President Trump on Wednesday defended his desire to transition away from the social-distancing efforts that have closed down much of the U.S. economy.

“The more aggressively we commit to social distancing — so important, social distancing, such an important phrase — and we do it right now,” Trump said at the now-daily White House press briefing on the coronavirus pandemic, “the more lives we can save and the sooner we can eventually get people back to work, back to school and back to normal."

He looked up from his prepared remarks.

“And there are large sections of our country that probably can go back much sooner than other sections,” he added, “and we are obviously looking at that also. People are asking, is that an alternative? And I say, absolutely, it is an alternative.”

The idea that Trump has been moving toward all week is this: boost the economy by allowing states or regions with fewer confirmed cases of the coronavirus to resume normal or close-to-normal economic activity. Older Americans, he has said at other times, would still be distanced, given the increased mortality rate from covid-19, the disease the virus causes, among people over the age of 60. Everyone else, though? Maybe they can get back to life as normal.

Trump’s eagerness to have the economy motor on despite the coronavirus’s spread is not a new development. It is, if anything, the instinct that best defines his reaction to the global pandemic. By toying with the idea of opening states back up to normal interactions, though, he risks repeating the mistake he made a month ago: ignoring the threat of explosive growth by assuming that things will remain under control.

Since the beginning of February, the number of confirmed coronavirus cases in the United States has grown dramatically. Even three weeks ago, according to data from Johns Hopkins University, there were only about 200 cases in the country. Two weeks ago, there were 1,700 cases. A week ago, 14,000. Now? Nearly 70,000.

That sort of growth is better viewed on a logarithmic scale, as below. A line that heads up and to the right shows growth multiplying exponentially. That’s what the number of U.S. cases has done since late February.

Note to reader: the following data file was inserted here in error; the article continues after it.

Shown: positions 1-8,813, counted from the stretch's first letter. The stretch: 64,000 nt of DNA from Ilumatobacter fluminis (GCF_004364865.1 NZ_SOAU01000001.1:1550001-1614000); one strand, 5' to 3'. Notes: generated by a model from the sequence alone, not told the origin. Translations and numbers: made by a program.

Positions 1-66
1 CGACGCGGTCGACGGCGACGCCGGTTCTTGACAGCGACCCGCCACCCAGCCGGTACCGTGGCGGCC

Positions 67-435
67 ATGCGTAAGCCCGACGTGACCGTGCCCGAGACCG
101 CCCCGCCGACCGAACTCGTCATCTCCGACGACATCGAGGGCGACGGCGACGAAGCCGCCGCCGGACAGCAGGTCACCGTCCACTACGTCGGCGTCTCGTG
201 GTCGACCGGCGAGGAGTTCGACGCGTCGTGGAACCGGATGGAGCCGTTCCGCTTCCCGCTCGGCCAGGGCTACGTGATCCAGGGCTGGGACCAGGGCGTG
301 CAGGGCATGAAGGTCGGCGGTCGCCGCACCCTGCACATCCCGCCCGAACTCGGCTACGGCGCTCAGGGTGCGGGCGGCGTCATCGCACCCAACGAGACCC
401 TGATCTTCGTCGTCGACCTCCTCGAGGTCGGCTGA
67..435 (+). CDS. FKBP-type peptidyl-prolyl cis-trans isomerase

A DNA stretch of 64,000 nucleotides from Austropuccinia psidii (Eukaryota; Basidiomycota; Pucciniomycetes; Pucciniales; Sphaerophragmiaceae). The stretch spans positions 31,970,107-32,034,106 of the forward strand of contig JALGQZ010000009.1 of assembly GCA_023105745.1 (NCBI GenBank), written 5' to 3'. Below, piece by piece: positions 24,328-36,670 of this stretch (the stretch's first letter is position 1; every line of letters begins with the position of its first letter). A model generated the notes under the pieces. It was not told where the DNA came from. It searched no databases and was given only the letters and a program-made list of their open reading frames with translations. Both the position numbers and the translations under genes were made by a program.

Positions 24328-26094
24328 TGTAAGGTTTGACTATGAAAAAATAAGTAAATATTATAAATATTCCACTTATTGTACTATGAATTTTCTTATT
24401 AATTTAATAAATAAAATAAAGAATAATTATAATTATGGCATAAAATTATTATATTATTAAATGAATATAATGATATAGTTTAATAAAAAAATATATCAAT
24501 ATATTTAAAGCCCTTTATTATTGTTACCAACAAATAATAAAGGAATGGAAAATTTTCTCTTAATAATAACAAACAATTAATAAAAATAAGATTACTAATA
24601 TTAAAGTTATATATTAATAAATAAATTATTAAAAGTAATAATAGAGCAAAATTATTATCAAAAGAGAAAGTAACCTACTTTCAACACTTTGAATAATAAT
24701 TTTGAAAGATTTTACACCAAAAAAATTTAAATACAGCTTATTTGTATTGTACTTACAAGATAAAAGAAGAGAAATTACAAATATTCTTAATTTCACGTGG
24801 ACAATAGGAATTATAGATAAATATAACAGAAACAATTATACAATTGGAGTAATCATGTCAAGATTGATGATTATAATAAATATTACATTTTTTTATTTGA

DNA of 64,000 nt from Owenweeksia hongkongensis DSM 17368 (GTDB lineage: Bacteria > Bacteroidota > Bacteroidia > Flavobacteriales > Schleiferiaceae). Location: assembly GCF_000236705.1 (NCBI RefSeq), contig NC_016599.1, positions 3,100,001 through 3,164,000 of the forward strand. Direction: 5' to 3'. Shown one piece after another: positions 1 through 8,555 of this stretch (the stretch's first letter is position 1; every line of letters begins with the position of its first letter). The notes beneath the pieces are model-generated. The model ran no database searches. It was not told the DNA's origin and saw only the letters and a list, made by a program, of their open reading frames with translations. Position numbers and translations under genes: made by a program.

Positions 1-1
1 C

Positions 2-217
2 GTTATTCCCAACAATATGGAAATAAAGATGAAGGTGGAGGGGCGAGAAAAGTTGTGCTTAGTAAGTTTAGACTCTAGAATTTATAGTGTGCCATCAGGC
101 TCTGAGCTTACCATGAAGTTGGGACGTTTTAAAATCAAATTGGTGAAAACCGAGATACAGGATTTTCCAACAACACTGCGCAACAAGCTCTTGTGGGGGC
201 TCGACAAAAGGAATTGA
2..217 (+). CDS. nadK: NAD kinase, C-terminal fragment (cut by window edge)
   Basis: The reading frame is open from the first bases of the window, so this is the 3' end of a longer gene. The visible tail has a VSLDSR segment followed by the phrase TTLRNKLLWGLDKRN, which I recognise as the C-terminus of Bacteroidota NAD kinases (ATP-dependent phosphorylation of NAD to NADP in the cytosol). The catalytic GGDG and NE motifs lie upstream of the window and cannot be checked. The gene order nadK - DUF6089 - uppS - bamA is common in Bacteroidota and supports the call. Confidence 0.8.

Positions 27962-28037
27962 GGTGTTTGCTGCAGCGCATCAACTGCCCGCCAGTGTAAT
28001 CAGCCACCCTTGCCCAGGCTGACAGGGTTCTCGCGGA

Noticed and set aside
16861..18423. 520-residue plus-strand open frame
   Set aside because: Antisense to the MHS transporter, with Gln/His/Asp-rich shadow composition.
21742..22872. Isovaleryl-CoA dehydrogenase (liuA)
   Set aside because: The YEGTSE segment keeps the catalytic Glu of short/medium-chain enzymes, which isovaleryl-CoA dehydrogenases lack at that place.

(A jump in late February is a function of adding in passengers from a cruise ship on which the virus spread widely.)

Why this level of growth? Because it’s a highly contagious virus. Once the virus was known to be transmitting without containment — something that was publicly obvious on Feb. 26, with the first reports of community transmission in the United States — significant growth was inevitable. The country’s slow rollout of testing means that we learned about the community spread of the virus later than it began. Scientists tracking infections after the fact estimate that the virus was spreading in Washington state for weeks before it was detected.

Trump’s first briefing on the coronavirus was held at the White House the same day that the first case of community spread became publicly known. It was not addressed during the briefing. Instead, Trump said that there were 15 people with the virus (excluding those from the cruise ship) and that “within a couple of days [the number] is going to be down to close to zero.”

“That’s a pretty good job we’ve done,” he added.

That was Trump’s approach: The virus is not a big deal, and we have it under control. The economy was strong and would do fine. At a town hall that aired on Fox News on March 5, Trump even suggested that the virus might be a good thing for the economy, prompting people to stay in the United States instead of going overseas to spend money.